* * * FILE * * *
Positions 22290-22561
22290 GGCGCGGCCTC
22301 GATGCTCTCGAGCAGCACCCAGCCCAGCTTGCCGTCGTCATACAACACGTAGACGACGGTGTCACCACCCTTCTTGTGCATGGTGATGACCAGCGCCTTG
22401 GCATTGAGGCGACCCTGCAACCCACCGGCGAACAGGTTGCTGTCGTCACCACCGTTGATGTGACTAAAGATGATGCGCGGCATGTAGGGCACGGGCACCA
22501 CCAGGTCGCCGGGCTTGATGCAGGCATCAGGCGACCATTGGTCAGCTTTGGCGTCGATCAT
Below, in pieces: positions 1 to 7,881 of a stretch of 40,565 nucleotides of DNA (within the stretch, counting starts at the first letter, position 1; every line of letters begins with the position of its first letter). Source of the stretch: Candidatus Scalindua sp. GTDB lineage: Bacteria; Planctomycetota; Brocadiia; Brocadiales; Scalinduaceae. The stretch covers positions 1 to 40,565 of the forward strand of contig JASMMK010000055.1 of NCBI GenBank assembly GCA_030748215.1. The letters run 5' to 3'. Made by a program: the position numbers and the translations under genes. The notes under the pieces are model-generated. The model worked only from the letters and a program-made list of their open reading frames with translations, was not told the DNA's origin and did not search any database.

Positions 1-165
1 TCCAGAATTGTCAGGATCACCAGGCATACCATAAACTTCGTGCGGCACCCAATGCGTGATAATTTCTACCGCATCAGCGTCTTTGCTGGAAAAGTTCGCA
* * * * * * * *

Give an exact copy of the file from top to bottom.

Positions 22290-22561
22290 GGCGCGGCCTC
22301 GATGCTCTCGAGCAGCACCCAGCCCAGCTTGCCGTCGTCATACAACACGTAGACGACGGTGTCACCACCCTTCTTGTGCATGGTGATGACCAGCGCCTTG
22401 GCATTGAGGCGACCCTGCAACCCACCGGCGAACAGGTTGCTGTCGTCACCACCGTTGATGTGACTAAAGATGATGCGCGGCATGTAGGGCACGGGCACCA
22501 CCAGGTCGCCGGGCTTGATGCAGGCATCAGGCGACCATTGGTCAGCTTTGGCGTCGATCAT
Below, in pieces: positions 1 to 7,881 of a stretch of 40,565 nucleotides of DNA (within the stretch, counting starts at the first letter, position 1; every line of letters begins with the position of its first letter). Source of the stretch: Candidatus Scalindua sp. GTDB lineage: Bacteria; Planctomycetota; Brocadiia; Brocadiales; Scalinduaceae. The stretch covers positions 1 to 40,565 of the forward strand of contig JASMMK010000055.1 of NCBI GenBank assembly GCA_030748215.1. The letters run 5' to 3'. Made by a program: the position numbers and the translations under genes. The notes under the pieces are model-generated. The model worked only from the letters and a program-made list of their open reading frames with translations, was not told the DNA's origin and did not search any database.

Positions 1-165
1 TCCAGAATTGTCAGGATCACCAGGCATACCATAAACTTCGTGCGGCACCCAATGCGTGATAATTTCTACCGCATCAGCGTCTTTGCTGGAAAAGTTCGCA